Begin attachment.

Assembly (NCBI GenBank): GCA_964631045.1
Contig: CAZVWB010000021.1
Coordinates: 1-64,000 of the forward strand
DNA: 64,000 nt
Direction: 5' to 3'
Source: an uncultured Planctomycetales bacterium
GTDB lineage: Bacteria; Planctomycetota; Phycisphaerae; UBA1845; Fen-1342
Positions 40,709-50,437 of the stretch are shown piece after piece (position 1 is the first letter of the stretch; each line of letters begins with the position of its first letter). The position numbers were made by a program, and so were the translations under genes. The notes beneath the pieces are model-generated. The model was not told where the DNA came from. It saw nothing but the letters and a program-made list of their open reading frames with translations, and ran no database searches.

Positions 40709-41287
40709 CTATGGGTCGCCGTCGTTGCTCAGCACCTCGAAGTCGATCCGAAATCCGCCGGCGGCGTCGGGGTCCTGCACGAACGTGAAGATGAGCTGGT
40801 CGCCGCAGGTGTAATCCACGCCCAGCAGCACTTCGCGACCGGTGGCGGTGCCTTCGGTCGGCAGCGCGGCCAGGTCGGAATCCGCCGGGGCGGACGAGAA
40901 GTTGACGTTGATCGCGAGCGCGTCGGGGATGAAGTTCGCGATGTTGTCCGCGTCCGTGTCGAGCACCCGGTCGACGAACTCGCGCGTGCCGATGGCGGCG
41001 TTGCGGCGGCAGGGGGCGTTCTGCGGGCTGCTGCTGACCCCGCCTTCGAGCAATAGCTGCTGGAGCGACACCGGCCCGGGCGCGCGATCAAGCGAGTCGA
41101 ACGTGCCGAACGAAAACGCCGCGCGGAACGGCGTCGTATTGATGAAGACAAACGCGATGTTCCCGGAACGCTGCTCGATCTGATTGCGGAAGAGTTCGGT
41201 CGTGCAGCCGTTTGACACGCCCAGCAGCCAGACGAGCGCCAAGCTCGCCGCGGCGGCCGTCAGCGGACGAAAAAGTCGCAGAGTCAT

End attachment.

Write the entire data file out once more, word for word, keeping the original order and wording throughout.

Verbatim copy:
Assembly (NCBI GenBank): GCA_964631045.1
Contig: CAZVWB010000021.1
Coordinates: 1-64,000 of the forward strand
DNA: 64,000 nt
Direction: 5' to 3'
Source: an uncultured Planctomycetales bacterium
GTDB lineage: Bacteria; Planctomycetota; Phycisphaerae; UBA1845; Fen-1342
Positions 40,709-50,437 of the stretch are shown piece after piece (position 1 is the first letter of the stretch; each line of letters begins with the position of its first letter). The position numbers were made by a program, and so were the translations under genes. The notes beneath the pieces are model-generated. The model was not told where the DNA came from. It saw nothing but the letters and a program-made list of their open reading frames with translations, and ran no database searches.

Positions 40709-41287
40709 CTATGGGTCGCCGTCGTTGCTCAGCACCTCGAAGTCGATCCGAAATCCGCCGGCGGCGTCGGGGTCCTGCACGAACGTGAAGATGAGCTGGT
40801 CGCCGCAGGTGTAATCCACGCCCAGCAGCACTTCGCGACCGGTGGCGGTGCCTTCGGTCGGCAGCGCGGCCAGGTCGGAATCCGCCGGGGCGGACGAGAA
40901 GTTGACGTTGATCGCGAGCGCGTCGGGGATGAAGTTCGCGATGTTGTCCGCGTCCGTGTCGAGCACCCGGTCGACGAACTCGCGCGTGCCGATGGCGGCG
41001 TTGCGGCGGCAGGGGGCGTTCTGCGGGCTGCTGCTGACCCCGCCTTCGAGCAATAGCTGCTGGAGCGACACCGGCCCGGGCGCGCGATCAAGCGAGTCGA
41101 ACGTGCCGAACGAAAACGCCGCGCGGAACGGCGTCGTATTGATGAAGACAAACGCGATGTTCCCGGAACGCTGCTCGATCTGATTGCGGAAGAGTTCGGT
41201 CGTGCAGCCGTTTGACACGCCCAGCAGCCAGACGAGCGCCAAGCTCGCCGCGGCGGCCGTCAGCGGACGAAAAAGTCGCAGAGTCAT